I’m not here to tell you what to do. I am here to try to help you understand what your feelings are telling you. For example, the guilt you say you feel may be trying to steer you toward a corrective action—in this case, perhaps fessing up, apologizing, and asking for forgiveness.

You say this is the first time a girl has been interested in you. Relationships are built on authenticity and compassion. Is losing a person who doesn’t value those things above all else really a loss?

I imagine you have placed yourself in her shoes and have considered how you might feel to be told she hadn’t been forthcoming about her appearance. Would that be a problem for you? Would it have been less of a problem early on as opposed to now? Would it be more of a problem to find out in person as opposed to now, over the internet? These are all questions I would want to explore with you in therapy as we thought about how you might proceed.

I would also want to explore some of the self-image concerns I’m hearing, as those concerns may be at the root of everything else that’s going on. You describe yourself with more than a hint of shame, despair, and some longing as well. It’s unfortunate that some of your experiences—being stared at and so on—have reinforced these self-perceptions.

But there’s also clearly a lot to like, based on the fact you have attracted someone special. Those likable things are winning, desirable qualities no matter what. Are they mostly in hiding too? If you feel confident and loving about what’s under the surface, often the surface-level stuff takes care of itself.

You say this is the first time a girl has been interested in you. Relationships are built on authenticity and compassion. Is losing a person who doesn’t value those things above all else really a loss?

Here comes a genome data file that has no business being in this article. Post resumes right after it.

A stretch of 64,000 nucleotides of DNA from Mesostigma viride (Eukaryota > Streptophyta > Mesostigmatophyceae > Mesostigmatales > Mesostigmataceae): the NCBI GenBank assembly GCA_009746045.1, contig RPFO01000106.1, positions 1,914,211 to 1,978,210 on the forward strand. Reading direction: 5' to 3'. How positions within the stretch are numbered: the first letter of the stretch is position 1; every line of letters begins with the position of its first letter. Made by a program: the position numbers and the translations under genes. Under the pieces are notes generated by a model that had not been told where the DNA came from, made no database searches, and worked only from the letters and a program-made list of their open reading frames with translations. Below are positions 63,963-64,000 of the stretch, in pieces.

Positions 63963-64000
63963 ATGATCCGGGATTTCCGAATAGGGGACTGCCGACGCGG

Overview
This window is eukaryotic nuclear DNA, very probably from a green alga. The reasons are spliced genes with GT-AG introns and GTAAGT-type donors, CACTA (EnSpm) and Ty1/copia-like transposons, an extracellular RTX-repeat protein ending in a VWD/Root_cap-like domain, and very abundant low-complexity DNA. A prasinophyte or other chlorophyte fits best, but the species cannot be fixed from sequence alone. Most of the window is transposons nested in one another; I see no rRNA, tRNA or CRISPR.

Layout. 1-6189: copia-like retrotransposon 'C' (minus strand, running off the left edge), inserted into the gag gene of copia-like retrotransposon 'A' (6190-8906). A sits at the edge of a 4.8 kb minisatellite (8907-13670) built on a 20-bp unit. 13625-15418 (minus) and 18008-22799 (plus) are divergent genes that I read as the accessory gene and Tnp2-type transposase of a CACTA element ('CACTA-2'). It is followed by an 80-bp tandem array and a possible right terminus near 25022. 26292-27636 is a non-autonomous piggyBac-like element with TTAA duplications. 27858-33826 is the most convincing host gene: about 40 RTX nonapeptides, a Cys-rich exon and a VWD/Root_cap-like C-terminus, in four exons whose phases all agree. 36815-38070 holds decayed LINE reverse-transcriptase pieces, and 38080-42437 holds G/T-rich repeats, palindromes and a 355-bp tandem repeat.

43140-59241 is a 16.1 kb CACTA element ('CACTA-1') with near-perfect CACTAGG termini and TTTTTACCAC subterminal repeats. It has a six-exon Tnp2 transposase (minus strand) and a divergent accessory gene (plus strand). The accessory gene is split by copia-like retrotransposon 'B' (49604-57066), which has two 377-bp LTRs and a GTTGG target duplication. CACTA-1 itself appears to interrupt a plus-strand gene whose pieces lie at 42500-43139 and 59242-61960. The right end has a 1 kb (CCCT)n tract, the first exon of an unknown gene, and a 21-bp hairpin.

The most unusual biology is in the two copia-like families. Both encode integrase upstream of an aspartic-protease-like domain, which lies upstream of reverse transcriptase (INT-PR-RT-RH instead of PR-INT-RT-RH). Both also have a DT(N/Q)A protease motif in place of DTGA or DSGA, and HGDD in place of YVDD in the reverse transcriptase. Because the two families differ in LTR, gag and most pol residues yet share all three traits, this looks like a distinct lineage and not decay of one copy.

So here we are. What’s next? You can disappear and “ghost” her, break up behind the screen, fess up before you meet, or come clean in person. Only you know what is right. Whatever you decide, I recommend that you work with a therapist who will help you face up to yourself and then to others.

I hear that you are reluctant to be “seen.” It’s ultimately what we all want—to be accepted and loved, warts and all. I hope you can offer yourself and your friend some compassion and take the steps necessary to live an authentic life you can feel good about.

Take care,

Lynn Somerstein, PhD, NCPsyA, C-IAYT

Lynn Somerstein
Lynn Somerstein, PhD, NCPsyA, C-IAYT is a Manhattan-based, licensed psychotherapist with more than 30 years in private practice. She is also a yoga teacher and student of Ayuveda—the Indian science of wellness. Her main interest is in helping people find healthy ways of living, loving, and working in the particular combination that works best for them, connecting to their deepest energic source so their full range of abilities can be expressed. Lynn's specialty is understanding and alleviating anxiety and depression.
  • 2 comments
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  • Heath

    Heath

    May 21st, 2018 at 11:28 AM

    Props to this guy for at least acknowledging what he is doing and asking for help. Some catfishers do what they do and it comes from a bad place. I don’t get that impression with this guy. That said, he needs to come clean….NOW. Before they meet up.

  • Lynn Somerstein

    Lynn Somerstein

    May 21st, 2018 at 11:52 AM

    Well said, Heath,
    Take care,
    Lynn